The Spain v Tahiti Confederations Cup match at Rio's famous Maracana stadium is set to be overshadowed by a massive protest planned by Brazilians who have been staging demonstrations around the country over a host of grievances.
Police insist they will not allow protesters to disrupt the game but tonight's fixture is expected to see the most volatile clashes yet thanks to increasing mobilisation from organisers using social media.
This is despite Brazil's two biggest cities, Sao Paolo and Rio, revoking an increase in public transport fares which had initially sparked the unrest.
Brazilian football star Neymar scored a spectacular goal in the Confederations Cup last night after saying he had been inspired by the protests in his country's two biggest cities.
Before yesterday's match against Mexico, Neymar surprisingly spoke up in favour of the protestors, an unusual move for footballers who usually steer clear of politics.
"I'm Brazilian and I love my country. I have a family and friends who live in Brazil. For that reason, I want a Brazil which is more just, safer, healthier and more honest, which is the obligation of the government," he said on Facebook.
"The only way I can represent and defend Brazil is on the pitch, playing football. From now on, I will enter the field inspired by this movement."
Brazil's two biggest cities revoked an increase in public transport fares following the largest protests seen in the country for 20 years, Sao Paulo Governor Geraldo Alckmin and Rio de Janeiro Mayor Eduardo Paes announced.
Police in the Brazilian city of Sao Paulo struggled to prevent protesters from entering city hall during mass protests last night.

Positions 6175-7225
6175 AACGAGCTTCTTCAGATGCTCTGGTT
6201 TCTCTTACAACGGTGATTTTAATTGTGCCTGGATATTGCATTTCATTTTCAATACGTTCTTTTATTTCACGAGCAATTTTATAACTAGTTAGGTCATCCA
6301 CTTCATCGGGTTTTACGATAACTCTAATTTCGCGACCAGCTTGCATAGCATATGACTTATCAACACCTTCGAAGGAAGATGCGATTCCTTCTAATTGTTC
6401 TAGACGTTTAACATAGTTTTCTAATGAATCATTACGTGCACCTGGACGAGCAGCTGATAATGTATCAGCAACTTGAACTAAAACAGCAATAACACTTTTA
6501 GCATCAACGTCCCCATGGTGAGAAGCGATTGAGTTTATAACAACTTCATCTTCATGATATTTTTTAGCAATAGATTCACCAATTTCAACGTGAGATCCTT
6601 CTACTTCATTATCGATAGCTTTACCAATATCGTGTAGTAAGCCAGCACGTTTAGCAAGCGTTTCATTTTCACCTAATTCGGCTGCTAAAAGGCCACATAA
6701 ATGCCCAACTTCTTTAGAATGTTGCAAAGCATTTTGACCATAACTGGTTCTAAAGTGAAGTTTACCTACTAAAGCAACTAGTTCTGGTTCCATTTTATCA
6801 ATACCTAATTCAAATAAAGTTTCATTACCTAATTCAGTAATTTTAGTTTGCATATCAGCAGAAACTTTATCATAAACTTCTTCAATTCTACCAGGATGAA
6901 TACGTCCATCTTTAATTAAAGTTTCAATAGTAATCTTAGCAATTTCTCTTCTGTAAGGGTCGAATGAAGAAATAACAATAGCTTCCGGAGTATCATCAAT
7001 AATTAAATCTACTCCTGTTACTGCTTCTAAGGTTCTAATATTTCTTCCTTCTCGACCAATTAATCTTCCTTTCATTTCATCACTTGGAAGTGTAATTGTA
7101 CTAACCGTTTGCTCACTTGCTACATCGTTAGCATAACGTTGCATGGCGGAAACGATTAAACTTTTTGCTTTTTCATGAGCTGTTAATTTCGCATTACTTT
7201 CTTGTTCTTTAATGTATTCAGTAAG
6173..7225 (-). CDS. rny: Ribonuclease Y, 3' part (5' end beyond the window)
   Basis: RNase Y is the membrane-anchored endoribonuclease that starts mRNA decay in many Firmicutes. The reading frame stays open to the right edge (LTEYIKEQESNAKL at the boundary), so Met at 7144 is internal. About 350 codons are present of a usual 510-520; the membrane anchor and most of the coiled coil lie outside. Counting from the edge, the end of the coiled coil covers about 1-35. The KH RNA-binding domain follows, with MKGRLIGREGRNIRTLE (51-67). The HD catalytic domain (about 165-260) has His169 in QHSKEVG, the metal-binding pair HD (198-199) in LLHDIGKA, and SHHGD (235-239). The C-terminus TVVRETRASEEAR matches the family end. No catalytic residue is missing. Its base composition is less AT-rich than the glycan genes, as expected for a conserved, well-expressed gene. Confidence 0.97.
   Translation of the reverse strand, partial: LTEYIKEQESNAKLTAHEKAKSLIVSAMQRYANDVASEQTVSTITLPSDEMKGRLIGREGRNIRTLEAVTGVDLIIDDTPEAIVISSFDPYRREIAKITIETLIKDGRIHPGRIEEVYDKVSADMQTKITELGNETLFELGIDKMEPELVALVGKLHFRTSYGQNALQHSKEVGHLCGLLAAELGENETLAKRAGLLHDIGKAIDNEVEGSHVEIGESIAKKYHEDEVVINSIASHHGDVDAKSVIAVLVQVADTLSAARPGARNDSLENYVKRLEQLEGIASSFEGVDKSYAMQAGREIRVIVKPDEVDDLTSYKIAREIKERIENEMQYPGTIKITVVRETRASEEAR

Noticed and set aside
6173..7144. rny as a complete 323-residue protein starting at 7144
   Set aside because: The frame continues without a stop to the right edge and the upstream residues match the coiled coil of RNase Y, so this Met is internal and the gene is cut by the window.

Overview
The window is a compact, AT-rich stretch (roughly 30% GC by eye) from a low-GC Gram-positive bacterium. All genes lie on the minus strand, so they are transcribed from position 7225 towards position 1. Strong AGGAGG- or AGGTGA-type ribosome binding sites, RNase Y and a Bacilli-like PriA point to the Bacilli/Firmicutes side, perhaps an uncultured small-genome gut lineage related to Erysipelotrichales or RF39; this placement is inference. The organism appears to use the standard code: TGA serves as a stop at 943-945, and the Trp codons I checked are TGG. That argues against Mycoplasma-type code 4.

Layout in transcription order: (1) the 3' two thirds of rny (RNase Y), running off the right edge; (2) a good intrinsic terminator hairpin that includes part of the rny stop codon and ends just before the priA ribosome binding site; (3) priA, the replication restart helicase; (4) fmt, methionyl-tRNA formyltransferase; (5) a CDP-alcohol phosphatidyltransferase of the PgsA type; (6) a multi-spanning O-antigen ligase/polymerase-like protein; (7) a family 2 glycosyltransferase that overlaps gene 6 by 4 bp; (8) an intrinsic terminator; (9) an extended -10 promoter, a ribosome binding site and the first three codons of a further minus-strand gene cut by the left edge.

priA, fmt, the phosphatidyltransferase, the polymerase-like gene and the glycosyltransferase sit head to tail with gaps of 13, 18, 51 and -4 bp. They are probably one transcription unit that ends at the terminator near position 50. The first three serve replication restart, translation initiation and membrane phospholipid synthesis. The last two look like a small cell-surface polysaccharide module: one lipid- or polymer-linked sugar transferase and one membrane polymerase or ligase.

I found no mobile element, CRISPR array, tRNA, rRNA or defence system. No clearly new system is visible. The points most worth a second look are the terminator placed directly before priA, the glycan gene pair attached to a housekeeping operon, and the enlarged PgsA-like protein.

Footage from local TV stations showed demonstrators smashing the windows of the building with guard rails.
Earlier in the day, tens of thousands of protesters held a largely peaceful rally outside Sao Paulo Cathedral where a puppet of the city's mayor was burned.
Brazil's government has deployed soldiers to the five cities that are hosting the Confederations Cup in order to quell large protests, the BBC reports.
The troops have reportedly been deployed in Rio de Janeiro, Minas Gerais, Bahia, Ceara and the capital Brasilia.
Thousands of demonstrators flooded into a square in Brazil's economic hub, Sao Paulo, for the latest in a historic wave of protests against the state of public transport, schools and other public services.
Around 50,000 protesters gathered outside Sao Paulo's City Hall building, where a small group fought police in an attempt to force their way in. Another protest sprang up in the working class Rio de Janeiro suburb of Sao Goncalo.
Mass protests are continuing throughout Brazil, with hundreds of thousands of demonstrators converging in Sao Paulo, Rio de Janeiro, Belo Horizonte and other cities.
Authorities had hoped to avoid the sort of bloody confrontations that shocked Sao Paulo last week and the outpourings of dissent were mainly peaceful.
The unrest was set off last week by anger over a hike in public transport fares, but protesters have moved beyond that issue to tap into widespread frustration over a heavy tax burden.
Small bands of protesters broke glass trying to get into the main congressional building in Brasilia, and some demonstrators clashed with police in Rio de Janeiro.
Police commanders had said publicly that they would try to avoid violence, but warned they could resort to force if protesters destroyed property.
Many are angry that billions of dollars in public funds are being spent to host the 2014 World Cup and 2016 Olympics while few improvements are made elsewhere.
Police have fired tear gas and rubber bullets to disperse the crowds as protests marred a second successive day of the Confederations Cup soccer tournament in Brazil.
Protesters tried to pass a police blockage outside Rio de Janeiro's Maracana stadium where Mexico were playing Italy in the tournament, a run-through event for next year's World Cup finals.
The activists are protesting against the costs of the World Cup but people are also angry in Rio about a local issue surrounding the cost of public transport.
There were demonstrations around the country last week against public transport costs.
Protests marred the opening day of the tournament on Saturday when around 500 protesters were tear-gassed by police in Brasilia where the hosts were playing Japan.
Italy and Mexico fans arrived at Rio's Maracana stadium in bright costumes and high spirits ahead of their Confederations Cup match in Brazil.